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Why You Shouldn't Rely on CPP to be There When You Retire

BY: mathew jazenko | Category: Finance | Submitted: 2011-09-20 08:36:57
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Article Summary: "It used to be that age 65 is when a person typically retired, but with the boomer tsunami that will occur there will be increase in demand for CPP. In the last few years the annual CPP contribution rate has gone from 4.9% in 1995 to 6.17% in 2010 a projected 10.46% in 2030. There also rumours that the retirement age will be rais.."

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It used to be that age 65 is when a person typically retired, but with the boomer tsunami that will occur in the next 10 years there will be increase in demand for CPP. In the last few years the annual CPP contribution rate has gone from 4.9% in 1995 to 6.17% in 2010 a projected 10.46% in 2030. There also rumours that the retirement age will be raised and possibly reduced benefits. Don't rely on any public pension from the government as it may not be there. The retirement tidal wave that will occur in the next 10 years will put extra stress on public spending. The question who will pick up the slack? Who will pick up the tab for this massive retirement tidal wave? If your a smart investor, your going to grow your nest egg with the following helpful tips.

No fee or low fee is good

Look for financial advisers who suggest low or no fee mutual funds. You may pay a fee upfront for their advice, however, you can rest assured that their advice is independent of what products the mutual fund companies are pushing. Some adviser will tell you that you get what you pay for. Not necessarily because that fee is payable right off the top in good times and bad times. That fee eats into your returns very quickly especially if its in the single digits. Its good for both the adviser, the mutual fund company and not really the investor. Some funds beat the index regularly and that's ok too. That would be a good fund to keep. However, always look around and compare returns, fees and the make up of the fund. Look out for deferred sales charges as this is a way to keep you in the fund for a period of anywhere from 3 to 6 years. If the mutual fund performs poorly during that time, this is a strong incentive to keep you locked in. Look at your options, look at what else is out there. A comparable fund with a smaller management expense ratio (management's cost to run and maintain the fund) is better than the one with both the bigger return and MER. Calculate the total cost of owning the fund over say 5 years and compare that to other funds that are just as good as the high fee fund. Historical returns are no guarantee of future performance. Remember that when a fast talking adviser comes knocking on your door.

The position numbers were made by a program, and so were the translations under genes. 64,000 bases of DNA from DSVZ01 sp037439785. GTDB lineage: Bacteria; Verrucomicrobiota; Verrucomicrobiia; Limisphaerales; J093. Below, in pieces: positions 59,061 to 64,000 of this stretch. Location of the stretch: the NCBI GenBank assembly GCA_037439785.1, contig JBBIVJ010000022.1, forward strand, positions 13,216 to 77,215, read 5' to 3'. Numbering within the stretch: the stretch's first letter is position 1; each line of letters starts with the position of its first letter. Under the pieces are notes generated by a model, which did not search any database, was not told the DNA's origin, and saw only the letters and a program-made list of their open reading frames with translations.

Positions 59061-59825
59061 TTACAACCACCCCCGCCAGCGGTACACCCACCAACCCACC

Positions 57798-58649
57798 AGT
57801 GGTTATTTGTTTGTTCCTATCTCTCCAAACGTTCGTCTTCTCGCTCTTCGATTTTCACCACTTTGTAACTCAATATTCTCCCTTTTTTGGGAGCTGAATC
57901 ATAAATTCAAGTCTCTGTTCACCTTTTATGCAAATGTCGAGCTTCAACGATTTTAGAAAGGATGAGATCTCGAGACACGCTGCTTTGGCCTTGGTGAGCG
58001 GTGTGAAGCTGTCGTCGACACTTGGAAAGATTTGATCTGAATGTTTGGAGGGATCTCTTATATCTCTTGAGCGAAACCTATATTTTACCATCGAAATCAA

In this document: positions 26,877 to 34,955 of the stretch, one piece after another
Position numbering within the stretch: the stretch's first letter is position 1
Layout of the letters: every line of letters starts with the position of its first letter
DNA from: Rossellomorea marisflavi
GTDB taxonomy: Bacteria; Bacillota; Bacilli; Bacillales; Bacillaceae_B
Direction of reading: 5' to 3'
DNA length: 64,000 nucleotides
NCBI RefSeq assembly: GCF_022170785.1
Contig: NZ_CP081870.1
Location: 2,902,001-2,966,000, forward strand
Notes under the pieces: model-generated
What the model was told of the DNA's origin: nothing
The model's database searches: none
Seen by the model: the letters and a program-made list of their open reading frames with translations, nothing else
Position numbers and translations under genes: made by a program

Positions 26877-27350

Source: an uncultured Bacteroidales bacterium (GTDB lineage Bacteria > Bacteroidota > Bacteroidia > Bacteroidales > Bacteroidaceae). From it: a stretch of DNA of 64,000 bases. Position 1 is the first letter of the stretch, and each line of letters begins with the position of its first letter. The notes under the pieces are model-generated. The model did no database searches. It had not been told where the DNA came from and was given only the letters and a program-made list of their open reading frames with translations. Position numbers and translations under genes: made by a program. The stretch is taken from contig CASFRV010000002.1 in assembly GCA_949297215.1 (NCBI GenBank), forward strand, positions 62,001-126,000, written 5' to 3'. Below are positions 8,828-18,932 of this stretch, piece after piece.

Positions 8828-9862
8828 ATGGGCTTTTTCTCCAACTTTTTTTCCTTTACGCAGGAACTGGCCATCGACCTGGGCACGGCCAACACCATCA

Some low cost funds include index funds which mirror the market like the TSX, ETFs (exchange traded funds) cheaper MER and trade like stocks. The total cost of ownership over say 10 years is cheaper than a mutual fund charging 3%. The ETF has a one-time transaction fee of the trading cost plus an ongoing management fee of around 0.50% or less.

A lot of banks are offering online trading for the do it yourself investor. The advantage is you save money on the trailer fees to advisers and you have control of where to invest and how much. Spend the time researching various companies and their dividend distribution. The better the performance of the company the better the dividend. That's a good thing. Above all else, take your time.

Investment timeline

How long you have before retirement will determine your investment style. A 20 year old has a different investment style then someone in their 50's. The 20 year old has lots of time to make up for any investment mistakes, market corrections than the 50 year old. The 50 year old investor has to look at the risk to their money as in 'can I afford a 20% drop in my portfolio and do I have the time to make it back?'


Very often a friend or a neighbour will tell you that their getting 15% return on their investments compared to your measly 5%. Before you pick up that phone to buy in, consider the risks involved. Risks include currency risks like a devaluation in the Euro or Canadian dollar, capital risks like GM going bankrupt. Oh that neighbour or friend didn't tell you that before they got such startling returns that they had to endure a few years of negative returns equal to or greater than your current return. Can you stomach such volatility? If not, then that investment is not for you. It doesn't hurt to get a second opinion from a financial adviser. Sometimes two sets of eyes are better than one.


Everyone talks about being diversified. What your really being told is don't put all your eggs in basket and spread your money around. Consider 1/3 equities, 1/3 bonds, 1/3 fixed income other than bonds. As the equities get beaten up, the bonds and fixed income will act as a counter balance. Don't get caught up in the market hype. A sector that is hot today will be tomorrows dog and vice versa. The strategy is to figure out which is which and when. As an investor your job is to figure out your investment style is and what is a comfortable loss in capital. Nothing goes up forever and being prepared is the best way to deal with it when it happens. Also look at demographics, as in age, sex, marital status, etc. A good example is the baby boomer demographic, which is the largest consumer demographic. This demographic is also a trendsetter in housing, vehicles, health care to name just a few.

About Author / Additional Info:
Mathew is the president of MRJ Financial Solutions and is dedicated to improving YOUR bottom line. Questions/comments: or visit us at

Comments on this article: (1 comments so far)

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